The named after the city of the same name (Toro = bull) DO area is located in the northern Spanish region Castile and Leon
not far from the Portuguese border. East borders the DO Rueda
on, the great river Duero crosses both areas. Toro is also referred to as "Tierra del Pan" (land of bread), because here are huge wheat fields. The vineyards cover about 4,000 hectares and are mostly in the valleys of the Guareña 600 to 750 meters above sea level. As early as the 13th century, wine was cultivated here by monks. In the city of Salamanca (south of the DO), the first Spanish university was relocated in 1215 (by Palencia), which gave a great boost to viticulture. The professors, students and not least the princes of the Church and the Spanish court greatly appreciated this wine. The area is named after the town of the same name, located on a rocky hill on the banks of the Duero.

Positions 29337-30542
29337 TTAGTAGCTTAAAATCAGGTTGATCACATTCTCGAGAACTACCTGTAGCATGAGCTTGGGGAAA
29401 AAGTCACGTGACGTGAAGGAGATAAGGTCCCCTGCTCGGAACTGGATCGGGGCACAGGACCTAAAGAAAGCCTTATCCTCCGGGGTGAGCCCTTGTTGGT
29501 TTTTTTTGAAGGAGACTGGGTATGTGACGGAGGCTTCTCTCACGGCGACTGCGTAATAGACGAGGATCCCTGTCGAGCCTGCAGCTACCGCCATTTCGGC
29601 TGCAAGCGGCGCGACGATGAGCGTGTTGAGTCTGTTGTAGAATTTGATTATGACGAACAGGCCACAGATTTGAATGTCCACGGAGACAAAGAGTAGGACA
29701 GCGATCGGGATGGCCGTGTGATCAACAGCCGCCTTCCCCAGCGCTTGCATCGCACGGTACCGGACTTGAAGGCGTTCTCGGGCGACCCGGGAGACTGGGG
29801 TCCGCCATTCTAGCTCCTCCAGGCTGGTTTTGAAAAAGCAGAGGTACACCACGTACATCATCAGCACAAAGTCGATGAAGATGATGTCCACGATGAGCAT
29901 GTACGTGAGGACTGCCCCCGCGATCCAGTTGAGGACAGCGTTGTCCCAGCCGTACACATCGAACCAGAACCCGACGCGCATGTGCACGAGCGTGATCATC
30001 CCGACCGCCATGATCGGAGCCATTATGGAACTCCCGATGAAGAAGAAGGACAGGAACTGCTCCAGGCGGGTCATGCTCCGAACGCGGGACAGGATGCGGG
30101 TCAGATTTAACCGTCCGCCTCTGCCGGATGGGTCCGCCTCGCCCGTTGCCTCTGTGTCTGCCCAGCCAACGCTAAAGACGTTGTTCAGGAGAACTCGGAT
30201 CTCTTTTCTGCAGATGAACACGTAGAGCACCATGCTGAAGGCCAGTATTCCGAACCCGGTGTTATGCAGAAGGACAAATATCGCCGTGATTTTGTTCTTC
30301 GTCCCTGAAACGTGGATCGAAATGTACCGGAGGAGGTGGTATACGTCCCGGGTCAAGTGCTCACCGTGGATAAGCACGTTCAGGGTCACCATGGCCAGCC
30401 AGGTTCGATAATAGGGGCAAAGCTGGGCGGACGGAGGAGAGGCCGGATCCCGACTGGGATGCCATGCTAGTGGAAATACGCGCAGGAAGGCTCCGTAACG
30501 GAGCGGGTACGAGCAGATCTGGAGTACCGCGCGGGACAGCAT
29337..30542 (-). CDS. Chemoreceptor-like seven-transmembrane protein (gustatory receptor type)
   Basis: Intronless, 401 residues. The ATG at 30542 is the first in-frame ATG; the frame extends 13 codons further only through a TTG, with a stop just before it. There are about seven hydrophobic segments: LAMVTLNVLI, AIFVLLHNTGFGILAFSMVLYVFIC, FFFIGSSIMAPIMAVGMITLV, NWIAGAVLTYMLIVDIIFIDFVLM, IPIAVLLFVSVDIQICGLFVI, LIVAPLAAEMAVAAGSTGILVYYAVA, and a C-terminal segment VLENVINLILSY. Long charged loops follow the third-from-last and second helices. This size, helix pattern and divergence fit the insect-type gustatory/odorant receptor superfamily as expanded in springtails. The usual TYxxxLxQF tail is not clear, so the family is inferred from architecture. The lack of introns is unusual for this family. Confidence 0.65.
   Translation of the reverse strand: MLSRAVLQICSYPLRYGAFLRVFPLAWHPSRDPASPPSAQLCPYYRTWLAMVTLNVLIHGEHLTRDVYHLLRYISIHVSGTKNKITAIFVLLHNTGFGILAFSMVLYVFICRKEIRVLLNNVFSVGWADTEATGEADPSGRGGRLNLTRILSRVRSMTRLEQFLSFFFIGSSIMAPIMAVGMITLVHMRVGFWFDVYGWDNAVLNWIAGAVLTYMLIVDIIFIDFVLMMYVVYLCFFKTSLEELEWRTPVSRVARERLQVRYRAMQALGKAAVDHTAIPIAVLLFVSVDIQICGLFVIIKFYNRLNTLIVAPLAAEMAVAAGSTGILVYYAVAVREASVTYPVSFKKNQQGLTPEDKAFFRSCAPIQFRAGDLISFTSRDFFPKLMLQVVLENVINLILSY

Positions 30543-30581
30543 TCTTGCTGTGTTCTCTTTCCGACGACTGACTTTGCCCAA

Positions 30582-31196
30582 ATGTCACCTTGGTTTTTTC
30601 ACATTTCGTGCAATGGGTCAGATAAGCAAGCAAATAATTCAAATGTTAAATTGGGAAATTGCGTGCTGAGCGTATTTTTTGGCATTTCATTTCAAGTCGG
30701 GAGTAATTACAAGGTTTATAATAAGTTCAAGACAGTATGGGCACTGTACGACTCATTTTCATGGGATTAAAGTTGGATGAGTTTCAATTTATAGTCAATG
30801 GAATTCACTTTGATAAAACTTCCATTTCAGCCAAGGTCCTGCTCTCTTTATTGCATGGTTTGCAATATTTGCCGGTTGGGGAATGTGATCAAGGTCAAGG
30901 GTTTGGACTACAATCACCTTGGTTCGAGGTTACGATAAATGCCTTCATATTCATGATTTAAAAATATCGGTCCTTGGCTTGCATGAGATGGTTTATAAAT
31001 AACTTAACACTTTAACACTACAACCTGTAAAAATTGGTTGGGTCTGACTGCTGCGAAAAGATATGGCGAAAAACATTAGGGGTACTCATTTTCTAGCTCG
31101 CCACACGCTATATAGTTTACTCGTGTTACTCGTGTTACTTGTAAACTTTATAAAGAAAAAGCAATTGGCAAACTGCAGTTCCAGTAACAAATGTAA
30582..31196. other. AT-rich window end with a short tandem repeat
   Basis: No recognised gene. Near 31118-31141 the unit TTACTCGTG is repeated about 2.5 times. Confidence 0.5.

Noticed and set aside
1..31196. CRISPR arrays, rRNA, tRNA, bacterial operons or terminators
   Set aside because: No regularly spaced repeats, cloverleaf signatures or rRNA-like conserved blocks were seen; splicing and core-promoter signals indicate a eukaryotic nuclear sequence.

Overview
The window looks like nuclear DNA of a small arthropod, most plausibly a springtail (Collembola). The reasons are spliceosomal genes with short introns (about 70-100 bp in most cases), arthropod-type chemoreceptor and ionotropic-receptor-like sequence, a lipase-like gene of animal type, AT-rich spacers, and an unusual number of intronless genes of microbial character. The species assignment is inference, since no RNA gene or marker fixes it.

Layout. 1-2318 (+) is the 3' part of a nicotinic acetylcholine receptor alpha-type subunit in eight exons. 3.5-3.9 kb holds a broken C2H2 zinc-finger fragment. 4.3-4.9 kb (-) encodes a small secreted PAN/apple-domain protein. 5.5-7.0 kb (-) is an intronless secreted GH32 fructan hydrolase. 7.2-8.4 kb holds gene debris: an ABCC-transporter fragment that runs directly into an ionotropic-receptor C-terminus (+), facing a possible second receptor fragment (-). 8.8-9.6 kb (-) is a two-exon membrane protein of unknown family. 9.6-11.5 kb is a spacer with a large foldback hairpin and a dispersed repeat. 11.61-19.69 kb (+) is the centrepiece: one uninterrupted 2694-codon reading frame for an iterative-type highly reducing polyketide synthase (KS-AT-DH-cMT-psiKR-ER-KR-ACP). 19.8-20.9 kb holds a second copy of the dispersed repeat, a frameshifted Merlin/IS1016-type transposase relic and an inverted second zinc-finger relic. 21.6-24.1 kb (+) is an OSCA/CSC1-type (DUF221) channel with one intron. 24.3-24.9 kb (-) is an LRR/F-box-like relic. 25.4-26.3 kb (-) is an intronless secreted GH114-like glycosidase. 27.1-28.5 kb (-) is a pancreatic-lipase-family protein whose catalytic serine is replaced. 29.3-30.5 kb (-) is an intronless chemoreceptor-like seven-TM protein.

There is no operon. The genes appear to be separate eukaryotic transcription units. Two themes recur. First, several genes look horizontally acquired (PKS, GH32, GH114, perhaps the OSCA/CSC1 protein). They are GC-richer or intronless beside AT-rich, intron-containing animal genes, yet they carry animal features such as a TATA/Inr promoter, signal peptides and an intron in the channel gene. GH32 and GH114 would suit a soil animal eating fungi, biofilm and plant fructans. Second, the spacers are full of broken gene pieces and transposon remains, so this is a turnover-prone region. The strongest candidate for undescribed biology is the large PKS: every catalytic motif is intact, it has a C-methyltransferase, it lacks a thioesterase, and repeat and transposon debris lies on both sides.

The indigenous and only here growing red grape Tinta de Toro
(Former Tempranillo) occupies 70% of the vineyard, the rest is planted by the red Garnacha Tinta and the white varieties Malvasia and Verdejo. The red wines, which are usually matured in barriques, must contain at least 75% Tinta del Toro, but they are mostly produced in a pure variety. The deep-dark, extract-rich wines have strong but soft tannins. Due to the warm, dry climate, the grapes reach the highest maturity and thus the wines in natural fermentation up to 15% vol alcohol content. Due to the wine quality Ribera del Duero
The Toro red wines are called "Spanish wine miracle". The also classified as DO Rosé and white wines are produced only in very small quantities and should rather be drunk young.